The Moon in conjunction with Venus and Jupiter, with the Very Large Telescope in the foreground. Image © Y. Beletsky, ESO, 2009.

Close approach of the Moon and Saturn

Dominic Ford, Editor
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The sky at

The Moon and Saturn will make a close approach, passing within 3°58' of each other. The Moon will be 7 days old.

From Fairfield , the pair will be visible in the evening sky, becoming accessible around 18:21 (EDT), 29° above your southern horizon, as dusk fades to darkness. They will then reach their highest point in the sky at 19:32, 32° above your southern horizon. They will continue to be observable until around 23:27, when they sink below 10° above your south-western horizon.

Begin typing the name of a town near to you, and then select the town from the list of options which appear below.

The Moon will be at mag -12.1; and Saturn will be at mag 0.4. Both objects will lie in the constellation Capricornus.

They will be too widely separated to fit within the field of view of a telescope, but will be visible to the naked eye or through a pair of binoculars.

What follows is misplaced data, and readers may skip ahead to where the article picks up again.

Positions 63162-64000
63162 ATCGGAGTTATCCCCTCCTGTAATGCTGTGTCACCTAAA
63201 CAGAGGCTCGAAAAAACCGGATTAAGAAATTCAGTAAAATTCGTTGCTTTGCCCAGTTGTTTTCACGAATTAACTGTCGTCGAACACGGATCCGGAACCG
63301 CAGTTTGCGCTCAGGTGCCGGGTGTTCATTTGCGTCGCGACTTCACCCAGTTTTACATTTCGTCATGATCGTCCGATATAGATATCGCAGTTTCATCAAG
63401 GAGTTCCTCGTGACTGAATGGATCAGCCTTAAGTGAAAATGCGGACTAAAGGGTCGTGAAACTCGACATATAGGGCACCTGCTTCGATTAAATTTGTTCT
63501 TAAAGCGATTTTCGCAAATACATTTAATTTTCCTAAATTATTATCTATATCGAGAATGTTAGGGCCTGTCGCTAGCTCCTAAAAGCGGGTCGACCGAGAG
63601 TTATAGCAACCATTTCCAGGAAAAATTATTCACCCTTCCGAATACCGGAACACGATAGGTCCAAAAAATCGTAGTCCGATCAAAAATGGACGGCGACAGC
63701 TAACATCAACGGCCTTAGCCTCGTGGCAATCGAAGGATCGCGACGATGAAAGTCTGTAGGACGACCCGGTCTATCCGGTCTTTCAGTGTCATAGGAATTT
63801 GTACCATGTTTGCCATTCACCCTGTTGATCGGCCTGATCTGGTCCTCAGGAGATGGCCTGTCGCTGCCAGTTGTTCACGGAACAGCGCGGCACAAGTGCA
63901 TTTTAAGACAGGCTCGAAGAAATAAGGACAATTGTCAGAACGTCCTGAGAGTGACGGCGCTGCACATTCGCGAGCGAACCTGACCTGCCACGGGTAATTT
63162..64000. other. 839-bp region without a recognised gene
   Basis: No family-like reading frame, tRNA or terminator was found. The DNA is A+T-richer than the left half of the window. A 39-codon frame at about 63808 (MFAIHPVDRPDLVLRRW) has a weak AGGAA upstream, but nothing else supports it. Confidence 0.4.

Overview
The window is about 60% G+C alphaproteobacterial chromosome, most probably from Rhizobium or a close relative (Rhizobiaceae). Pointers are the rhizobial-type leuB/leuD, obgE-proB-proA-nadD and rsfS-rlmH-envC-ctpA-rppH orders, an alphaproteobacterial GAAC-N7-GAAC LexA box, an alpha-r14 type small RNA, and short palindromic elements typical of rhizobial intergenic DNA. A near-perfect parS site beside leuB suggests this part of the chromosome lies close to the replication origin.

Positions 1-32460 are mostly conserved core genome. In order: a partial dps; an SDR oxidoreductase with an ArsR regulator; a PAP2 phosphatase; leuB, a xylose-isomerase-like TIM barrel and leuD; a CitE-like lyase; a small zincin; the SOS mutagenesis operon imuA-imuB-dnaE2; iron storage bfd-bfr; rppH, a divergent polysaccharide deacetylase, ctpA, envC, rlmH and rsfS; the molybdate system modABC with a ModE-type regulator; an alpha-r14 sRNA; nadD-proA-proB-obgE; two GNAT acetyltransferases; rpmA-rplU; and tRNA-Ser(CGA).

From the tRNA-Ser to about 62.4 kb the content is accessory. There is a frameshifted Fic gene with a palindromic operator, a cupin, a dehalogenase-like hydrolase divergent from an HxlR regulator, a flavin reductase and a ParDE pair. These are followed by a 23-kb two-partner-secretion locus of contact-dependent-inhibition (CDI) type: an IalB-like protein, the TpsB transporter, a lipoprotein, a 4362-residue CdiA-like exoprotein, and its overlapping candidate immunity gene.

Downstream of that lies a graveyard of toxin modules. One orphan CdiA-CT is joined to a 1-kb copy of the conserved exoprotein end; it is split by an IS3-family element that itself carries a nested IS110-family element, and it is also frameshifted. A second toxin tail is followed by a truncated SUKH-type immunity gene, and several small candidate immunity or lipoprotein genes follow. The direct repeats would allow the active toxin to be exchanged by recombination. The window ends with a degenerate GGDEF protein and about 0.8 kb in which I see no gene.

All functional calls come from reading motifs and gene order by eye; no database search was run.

At around the same time, the pair will also share the same right ascension – called a conjunction.

A graph of the angular separation between the Moon and Saturn around the time of closest approach is available here.

The positions of the pair at the moment of closest approach will be as follows:

Object Right Ascension Declination Constellation Magnitude Angular Size
The Moon 21h30m10s 20°18'S Capricornus -12.1 32'06"7
Saturn 21h24m40s 16°33'S Capricornus 0.4 17"2

The coordinates above are given in J2000.0. The pair will be at an angular separation of 99° from the Sun, which is in Libra at this time of year.

The sky on 1 Nov 2022

The sky on 1 November 2022
Twilight ends
Twilight begins

7-day old moon
Waxing Gibbous


7 days old

Rise Culm. Set
Mercury 06:59 12:19 17:38
Venus 07:35 12:45 17:56
Moon 14:46 19:38 00:37
Mars 20:15 03:49 11:24
Jupiter 16:10 22:07 04:04
Saturn 14:29 19:32 00:35
All times shown in EDT.


The circumstances of this event were computed using the DE430 planetary ephemeris published by the Jet Propulsion Laboratory (JPL).

This event was automatically generated by searching the ephemeris for planetary alignments which are of interest to amateur astronomers, and the text above was generated based on an estimate of your location.

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Image credit

The Moon in conjunction with Venus and Jupiter, with the Very Large Telescope in the foreground. Image © Y. Beletsky, ESO, 2009.





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